Defining the Construct of Synthetic Androgen Intoxication: An Application of General Brain Arousal

Defining the Construct of Synthetic Androgen Intoxication: An Application of General Brain Arousal / Tom Hildebrandt, Ashley Heywood, Daniel Wesley, Kurt Schulz

  • Frontiers in Psychology 9 (29 March 2018); 390
  • PMID: 29651261
  • PMCID: PMC5885244
  • DOI: 10.3389/fpsyg.2018.00390


Synthetic androgens (i. e., anabolic-androgenic steroids) are the primary component to the majority of problematic appearance and performance enhancing drug (APED) use. Despite evidence that these substances are associated with increased risk for aggression, violence, body image disturbances, and polypharmacy and can develop a pattern of chronic use consistent with drug dependence, there are no formal definitions of androgen intoxication. Consequently, the purpose of this paper is to establish a testable theory of androgen intoxication. We present evidence and theorize that synthetic androgen intoxication can be defined by a pattern of poor self-regulation characterized by increased propensity for a range of behaviors (e.g., aggression, sex, drug seeking, exercise, etc.) via androgen mediated effects on general brain arousal. This theory posits that androgens reduce threshold for emotional reactivity, motor response, and alertness to sensory stimuli and disrupt inhibitory control over the behaviors associated with synthetic androgen use. These changes result from alteration to basic neurocircuitry that amplifies limbic activation and reduces top-down cortical control. The implications for this definition are to inform APED specific hypotheses about the behavioral and psychological effects of APED use and provide a basis for establishing clinical, legal, and public health guidelines to address the use and misuse of these substances.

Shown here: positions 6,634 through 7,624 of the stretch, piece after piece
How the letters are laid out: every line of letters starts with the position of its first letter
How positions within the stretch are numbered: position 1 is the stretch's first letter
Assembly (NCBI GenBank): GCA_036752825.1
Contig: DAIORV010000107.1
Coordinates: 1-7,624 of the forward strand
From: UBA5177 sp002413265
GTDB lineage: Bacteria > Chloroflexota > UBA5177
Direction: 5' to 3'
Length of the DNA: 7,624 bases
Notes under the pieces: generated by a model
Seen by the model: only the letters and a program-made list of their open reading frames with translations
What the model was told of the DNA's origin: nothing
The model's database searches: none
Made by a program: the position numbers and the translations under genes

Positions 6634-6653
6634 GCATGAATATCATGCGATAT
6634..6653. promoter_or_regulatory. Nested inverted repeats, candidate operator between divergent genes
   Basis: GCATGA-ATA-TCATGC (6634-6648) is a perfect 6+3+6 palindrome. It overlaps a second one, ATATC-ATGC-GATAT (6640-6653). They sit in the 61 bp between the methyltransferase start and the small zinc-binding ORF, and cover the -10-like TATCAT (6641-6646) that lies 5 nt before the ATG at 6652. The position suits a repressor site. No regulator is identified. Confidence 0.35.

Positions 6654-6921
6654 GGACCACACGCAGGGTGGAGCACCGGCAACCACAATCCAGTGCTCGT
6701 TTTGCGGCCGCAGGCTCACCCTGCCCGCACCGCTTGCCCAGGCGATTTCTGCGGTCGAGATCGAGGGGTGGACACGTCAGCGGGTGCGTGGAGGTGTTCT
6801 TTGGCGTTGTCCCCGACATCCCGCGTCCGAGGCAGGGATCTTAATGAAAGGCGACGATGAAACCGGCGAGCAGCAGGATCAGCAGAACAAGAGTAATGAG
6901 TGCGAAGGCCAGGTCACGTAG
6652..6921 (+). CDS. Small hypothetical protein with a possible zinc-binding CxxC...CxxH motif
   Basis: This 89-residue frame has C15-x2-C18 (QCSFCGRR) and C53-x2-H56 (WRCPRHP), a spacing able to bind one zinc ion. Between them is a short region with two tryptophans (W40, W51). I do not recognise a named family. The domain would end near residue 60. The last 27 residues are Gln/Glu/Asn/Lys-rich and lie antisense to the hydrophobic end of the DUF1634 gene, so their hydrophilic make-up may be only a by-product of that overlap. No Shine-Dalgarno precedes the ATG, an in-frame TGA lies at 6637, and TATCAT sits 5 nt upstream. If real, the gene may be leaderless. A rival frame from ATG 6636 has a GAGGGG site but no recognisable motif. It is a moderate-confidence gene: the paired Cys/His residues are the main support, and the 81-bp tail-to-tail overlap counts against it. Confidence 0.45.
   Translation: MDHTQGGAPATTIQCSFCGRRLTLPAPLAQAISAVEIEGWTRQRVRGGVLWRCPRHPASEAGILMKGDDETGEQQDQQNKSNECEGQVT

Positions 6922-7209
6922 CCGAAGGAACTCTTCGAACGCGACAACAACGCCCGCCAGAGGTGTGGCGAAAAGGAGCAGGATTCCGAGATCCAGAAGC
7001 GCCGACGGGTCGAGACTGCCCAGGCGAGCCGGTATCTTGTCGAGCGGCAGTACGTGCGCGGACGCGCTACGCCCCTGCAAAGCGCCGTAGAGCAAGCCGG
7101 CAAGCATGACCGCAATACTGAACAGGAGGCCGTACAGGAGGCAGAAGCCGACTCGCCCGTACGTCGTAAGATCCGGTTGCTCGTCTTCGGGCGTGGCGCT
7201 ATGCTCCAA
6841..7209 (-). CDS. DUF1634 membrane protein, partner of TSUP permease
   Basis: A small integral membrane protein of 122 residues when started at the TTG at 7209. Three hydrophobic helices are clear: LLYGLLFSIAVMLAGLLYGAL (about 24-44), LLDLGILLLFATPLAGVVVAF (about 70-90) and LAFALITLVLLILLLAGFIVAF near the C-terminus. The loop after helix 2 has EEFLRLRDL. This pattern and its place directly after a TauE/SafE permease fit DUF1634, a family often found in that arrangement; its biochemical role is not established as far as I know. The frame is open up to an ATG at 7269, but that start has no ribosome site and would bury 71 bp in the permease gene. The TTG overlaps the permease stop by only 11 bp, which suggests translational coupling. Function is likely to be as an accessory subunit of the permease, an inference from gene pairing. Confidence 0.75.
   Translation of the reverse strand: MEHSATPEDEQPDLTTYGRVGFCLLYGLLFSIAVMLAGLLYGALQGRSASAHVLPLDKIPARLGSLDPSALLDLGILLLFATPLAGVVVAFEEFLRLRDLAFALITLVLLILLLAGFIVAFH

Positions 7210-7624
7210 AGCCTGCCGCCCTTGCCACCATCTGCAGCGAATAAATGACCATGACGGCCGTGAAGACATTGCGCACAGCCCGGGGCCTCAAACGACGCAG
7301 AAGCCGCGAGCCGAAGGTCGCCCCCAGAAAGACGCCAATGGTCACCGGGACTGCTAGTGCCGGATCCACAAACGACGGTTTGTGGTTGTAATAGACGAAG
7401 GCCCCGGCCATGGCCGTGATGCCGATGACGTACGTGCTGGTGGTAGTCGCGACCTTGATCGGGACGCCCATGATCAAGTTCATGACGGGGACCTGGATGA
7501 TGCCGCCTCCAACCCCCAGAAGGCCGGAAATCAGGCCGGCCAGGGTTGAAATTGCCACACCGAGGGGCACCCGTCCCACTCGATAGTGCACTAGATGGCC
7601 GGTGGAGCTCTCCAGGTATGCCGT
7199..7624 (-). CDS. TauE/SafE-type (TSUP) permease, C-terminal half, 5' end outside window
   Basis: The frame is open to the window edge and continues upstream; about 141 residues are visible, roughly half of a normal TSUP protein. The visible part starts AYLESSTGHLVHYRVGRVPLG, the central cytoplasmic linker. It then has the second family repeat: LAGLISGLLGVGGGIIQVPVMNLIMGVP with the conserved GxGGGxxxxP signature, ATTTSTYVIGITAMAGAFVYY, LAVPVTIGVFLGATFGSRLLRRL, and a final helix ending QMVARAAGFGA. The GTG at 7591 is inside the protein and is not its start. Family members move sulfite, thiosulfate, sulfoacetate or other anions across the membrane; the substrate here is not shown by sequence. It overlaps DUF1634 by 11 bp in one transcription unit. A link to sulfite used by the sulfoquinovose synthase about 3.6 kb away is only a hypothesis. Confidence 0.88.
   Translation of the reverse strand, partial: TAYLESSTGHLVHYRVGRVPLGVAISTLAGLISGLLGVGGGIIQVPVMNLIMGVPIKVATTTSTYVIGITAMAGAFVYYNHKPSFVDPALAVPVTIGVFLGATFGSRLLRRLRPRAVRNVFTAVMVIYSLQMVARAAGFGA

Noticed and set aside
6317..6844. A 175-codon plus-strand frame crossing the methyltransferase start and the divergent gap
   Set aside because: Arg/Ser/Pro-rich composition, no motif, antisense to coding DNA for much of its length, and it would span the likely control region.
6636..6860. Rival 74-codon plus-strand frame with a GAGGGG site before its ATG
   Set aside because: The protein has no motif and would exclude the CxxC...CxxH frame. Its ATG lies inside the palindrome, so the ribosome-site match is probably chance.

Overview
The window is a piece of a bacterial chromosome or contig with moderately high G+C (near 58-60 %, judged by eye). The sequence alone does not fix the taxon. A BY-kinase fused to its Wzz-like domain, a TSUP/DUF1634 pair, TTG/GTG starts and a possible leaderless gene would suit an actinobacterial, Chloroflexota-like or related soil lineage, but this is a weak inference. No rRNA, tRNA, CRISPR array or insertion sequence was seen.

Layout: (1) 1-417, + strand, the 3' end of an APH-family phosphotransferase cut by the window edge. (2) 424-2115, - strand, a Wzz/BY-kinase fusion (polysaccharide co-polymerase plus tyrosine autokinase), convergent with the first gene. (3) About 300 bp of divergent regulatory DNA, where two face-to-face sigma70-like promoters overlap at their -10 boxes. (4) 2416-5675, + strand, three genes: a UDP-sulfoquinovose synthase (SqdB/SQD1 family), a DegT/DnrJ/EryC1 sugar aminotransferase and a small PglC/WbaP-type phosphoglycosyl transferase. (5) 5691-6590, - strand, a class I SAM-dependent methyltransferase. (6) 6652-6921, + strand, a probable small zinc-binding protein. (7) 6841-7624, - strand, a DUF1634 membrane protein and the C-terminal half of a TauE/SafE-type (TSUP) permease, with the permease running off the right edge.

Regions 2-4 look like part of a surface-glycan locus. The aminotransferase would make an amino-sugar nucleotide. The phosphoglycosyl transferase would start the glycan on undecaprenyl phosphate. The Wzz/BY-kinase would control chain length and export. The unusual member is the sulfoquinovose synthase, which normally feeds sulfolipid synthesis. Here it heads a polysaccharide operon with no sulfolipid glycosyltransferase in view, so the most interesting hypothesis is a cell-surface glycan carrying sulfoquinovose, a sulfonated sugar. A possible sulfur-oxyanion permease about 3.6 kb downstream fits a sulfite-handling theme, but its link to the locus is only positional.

Original document


29 March 2018
Heywood, Ashley
Hildebrandt, Tom
Schulz, Kurt
Wesley, Daniel
United States of America
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Icahn School of Medicine at Mount Sinai (ISMMS)
Doping classes
S1. Anabolic Agents
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Addiction / dependence
Health effects
Mental disorders
Violent behavior
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Scientific article
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Date generated
8 December 2021
Date of last modification
13 December 2021
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